Saturday, 8 February 2014

Saint Brigid: 'spiritual and patriotic archetype of the feminine'.

To mark the Octave Day of the Feast of Saint Brigid, I conclude the series of posts with a final offering from James F. Cassidy's 1922 text, The Women of the Gael. In his work, Cassidy sees women as having made a distinct contribution to the preservation of the Irish Catholic identity. Saint Brigid embodies this 'feminine factor' of which she is the 'spiritual and patriotic archetype'. The author also reflects a contemporary belief in a 'Celtic personality', based around a sense of otherworldliness and lack of interest in materialism. This sort of thinking remains alive and well in modern 'Celtic spirituality', despite the reality that late twentieth-century 'Celtic Tiger' Ireland embraced consumerism and secularism with gusto. So much for 'that essentially Celtic attribute of immaterialism of outlook' which was supposedly an integral part of our genetic make-up!

And even if all these facts of ancient times were consigned to oblivion the vital influence of her memory in the world of the modern Gael would be quite sufficient to prove that the personality from which it emanated centuries ago must have been a commanding one. Irish manhood remembers her as the acme of glory of its womanhood and it feels stronger and more sanguine every day in the face of all difficulties bolstered up by the sustaining reflection that the companions of its joy and sorrow and ultimate triumph is the feminine factor of which Brigid is the spiritual and patriotic archetype. Multitudes of societies pledged to the support of the twin ideals of faith and nationality act under the patronage of her protection. Her memory survives in the names of a host of parishes and townlands throughout the country. Churches, ancient and modern, within and beyond the seas of Ireland preserve her name. The very topography of Ireland conspires to keep the memory of Brigid ever fresh in the soul of the Gael. Her holy fountains strew the land where her devotees come in crowds to seek her healing power for wound of soul and body. In a word all that lives of her in the Gaelic memory helps to wield with powerful force the hammer that drives home conviction of woman's domineering part in the spiritual regeneration of the Irish race. It tells too of the need of unswerving adherence to the spiritual tenets of Brigid for the preservation of sterling nationality for it shows the potency of a woman to help that essentially Celtic attribute of immaterialism of outlook which has ultimately wrested many and many a time the nation from its death grasp, and preserved intact its corporate sense of racial distinctness and individuality. It is a reminder that the nation which for six and a half centuries, according to Cambrensis, kept a mysterious fire continually burning at Kildare in honour of Brigid, has still the fire of admiration in its heart for one of its greatest benefactors.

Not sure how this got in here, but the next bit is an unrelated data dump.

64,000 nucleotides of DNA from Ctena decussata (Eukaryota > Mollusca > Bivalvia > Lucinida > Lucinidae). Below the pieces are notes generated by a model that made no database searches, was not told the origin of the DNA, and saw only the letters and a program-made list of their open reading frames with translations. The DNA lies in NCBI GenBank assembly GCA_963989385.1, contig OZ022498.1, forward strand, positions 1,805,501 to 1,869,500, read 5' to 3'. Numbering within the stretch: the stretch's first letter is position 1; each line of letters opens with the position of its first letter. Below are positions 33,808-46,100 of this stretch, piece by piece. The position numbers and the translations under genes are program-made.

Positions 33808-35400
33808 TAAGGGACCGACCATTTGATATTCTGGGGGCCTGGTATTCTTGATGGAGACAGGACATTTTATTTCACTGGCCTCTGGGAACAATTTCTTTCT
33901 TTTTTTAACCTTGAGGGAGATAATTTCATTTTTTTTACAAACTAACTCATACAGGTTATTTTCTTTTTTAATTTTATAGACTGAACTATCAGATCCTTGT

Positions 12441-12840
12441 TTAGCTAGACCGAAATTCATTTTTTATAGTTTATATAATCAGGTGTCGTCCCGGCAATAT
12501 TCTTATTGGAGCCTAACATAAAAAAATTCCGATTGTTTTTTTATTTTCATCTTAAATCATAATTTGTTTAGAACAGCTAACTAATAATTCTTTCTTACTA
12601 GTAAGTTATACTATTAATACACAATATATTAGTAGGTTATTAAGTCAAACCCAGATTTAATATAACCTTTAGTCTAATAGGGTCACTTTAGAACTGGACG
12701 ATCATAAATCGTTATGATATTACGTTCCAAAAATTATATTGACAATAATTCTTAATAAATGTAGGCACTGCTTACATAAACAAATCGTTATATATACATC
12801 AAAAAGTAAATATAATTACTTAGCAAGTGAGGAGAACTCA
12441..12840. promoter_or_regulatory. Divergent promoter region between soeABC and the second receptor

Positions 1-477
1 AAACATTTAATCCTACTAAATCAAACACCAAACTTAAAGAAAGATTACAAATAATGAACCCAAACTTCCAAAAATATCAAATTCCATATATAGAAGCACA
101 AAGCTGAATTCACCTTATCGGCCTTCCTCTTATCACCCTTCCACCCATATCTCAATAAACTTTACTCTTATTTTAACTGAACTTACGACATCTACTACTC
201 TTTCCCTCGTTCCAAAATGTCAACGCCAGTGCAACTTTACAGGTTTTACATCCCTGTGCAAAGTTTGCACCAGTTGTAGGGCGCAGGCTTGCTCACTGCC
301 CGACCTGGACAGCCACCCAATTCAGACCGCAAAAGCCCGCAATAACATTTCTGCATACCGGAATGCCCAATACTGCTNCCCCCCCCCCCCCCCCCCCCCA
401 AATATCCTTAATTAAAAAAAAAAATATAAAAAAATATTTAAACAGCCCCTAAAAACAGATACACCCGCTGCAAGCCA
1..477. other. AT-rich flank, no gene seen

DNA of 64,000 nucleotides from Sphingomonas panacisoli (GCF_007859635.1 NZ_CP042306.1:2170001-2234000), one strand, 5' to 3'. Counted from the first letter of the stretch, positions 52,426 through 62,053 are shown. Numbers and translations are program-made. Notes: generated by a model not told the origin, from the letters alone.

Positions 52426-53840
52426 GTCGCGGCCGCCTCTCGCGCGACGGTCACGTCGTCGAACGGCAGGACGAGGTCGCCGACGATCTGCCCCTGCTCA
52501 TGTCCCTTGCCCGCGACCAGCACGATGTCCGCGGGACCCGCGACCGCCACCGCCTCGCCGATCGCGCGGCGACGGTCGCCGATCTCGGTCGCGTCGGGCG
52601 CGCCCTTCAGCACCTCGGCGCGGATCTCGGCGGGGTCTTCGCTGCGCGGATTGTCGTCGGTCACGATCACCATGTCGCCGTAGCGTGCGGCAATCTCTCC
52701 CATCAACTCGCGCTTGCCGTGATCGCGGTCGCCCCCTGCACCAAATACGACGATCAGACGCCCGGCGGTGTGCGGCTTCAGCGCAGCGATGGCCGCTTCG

James F. Cassidy, The Women of the Gael(Boston, 1922), 64-65.

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